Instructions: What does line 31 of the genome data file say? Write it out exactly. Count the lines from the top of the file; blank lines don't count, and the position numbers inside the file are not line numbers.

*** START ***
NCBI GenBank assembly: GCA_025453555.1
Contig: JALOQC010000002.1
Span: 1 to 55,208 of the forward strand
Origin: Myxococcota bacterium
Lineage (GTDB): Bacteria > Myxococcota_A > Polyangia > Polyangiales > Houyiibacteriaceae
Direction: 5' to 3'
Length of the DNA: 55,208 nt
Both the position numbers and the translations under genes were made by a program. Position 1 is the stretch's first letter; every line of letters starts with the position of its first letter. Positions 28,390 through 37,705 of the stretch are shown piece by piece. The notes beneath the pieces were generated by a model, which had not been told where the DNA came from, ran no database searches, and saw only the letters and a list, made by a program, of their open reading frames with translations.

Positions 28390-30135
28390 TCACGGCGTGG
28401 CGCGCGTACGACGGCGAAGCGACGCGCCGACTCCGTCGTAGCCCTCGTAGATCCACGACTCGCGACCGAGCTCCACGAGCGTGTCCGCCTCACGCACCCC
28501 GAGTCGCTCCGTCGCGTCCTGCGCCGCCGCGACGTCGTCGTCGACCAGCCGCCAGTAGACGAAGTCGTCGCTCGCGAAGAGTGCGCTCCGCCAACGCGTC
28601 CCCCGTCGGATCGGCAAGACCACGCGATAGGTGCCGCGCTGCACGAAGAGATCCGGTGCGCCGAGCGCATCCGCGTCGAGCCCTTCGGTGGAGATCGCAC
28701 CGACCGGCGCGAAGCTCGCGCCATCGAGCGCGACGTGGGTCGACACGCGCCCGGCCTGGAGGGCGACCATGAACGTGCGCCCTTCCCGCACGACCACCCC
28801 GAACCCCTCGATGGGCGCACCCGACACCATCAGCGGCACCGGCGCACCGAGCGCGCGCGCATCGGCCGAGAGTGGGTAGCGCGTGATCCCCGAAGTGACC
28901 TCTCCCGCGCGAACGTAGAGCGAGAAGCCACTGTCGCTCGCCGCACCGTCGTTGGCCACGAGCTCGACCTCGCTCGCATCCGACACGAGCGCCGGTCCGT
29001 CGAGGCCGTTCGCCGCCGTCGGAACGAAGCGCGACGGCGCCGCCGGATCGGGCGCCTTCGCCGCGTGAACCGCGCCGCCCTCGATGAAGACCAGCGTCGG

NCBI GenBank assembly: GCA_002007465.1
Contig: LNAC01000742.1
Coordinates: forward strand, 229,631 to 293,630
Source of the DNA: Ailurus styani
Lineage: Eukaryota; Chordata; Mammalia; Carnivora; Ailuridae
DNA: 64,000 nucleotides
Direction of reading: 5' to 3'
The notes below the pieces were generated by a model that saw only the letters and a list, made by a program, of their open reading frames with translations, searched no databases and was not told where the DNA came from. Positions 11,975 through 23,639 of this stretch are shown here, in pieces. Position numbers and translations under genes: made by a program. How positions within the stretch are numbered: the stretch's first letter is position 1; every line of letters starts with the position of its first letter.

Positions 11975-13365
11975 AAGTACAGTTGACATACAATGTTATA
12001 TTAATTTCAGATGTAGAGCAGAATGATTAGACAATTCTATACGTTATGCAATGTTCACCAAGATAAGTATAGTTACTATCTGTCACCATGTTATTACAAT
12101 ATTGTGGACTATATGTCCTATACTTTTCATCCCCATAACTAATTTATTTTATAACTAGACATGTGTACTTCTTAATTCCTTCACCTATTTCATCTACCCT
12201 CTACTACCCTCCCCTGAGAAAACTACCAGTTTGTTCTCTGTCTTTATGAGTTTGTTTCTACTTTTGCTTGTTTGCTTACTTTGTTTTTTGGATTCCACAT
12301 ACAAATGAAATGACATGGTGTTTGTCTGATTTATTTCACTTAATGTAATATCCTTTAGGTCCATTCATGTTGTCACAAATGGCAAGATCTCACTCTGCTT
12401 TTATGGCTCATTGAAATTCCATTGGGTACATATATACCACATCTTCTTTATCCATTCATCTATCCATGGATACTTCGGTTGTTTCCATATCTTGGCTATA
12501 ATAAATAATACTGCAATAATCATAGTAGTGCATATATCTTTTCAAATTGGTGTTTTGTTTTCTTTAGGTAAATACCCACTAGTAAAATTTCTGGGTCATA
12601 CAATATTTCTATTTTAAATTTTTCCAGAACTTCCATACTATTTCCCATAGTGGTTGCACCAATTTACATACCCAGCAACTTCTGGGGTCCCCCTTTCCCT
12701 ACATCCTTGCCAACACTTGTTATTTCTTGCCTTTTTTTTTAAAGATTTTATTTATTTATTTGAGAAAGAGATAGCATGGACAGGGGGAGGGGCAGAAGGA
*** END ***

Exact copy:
12301 ACAAATGAAATGACATGGTGTTTGTCTGATTTATTTCACTTAATGTAATATCCTTTAGGTCCATTCATGTTGTCACAAATGGCAAGATCTCACTCTGCTT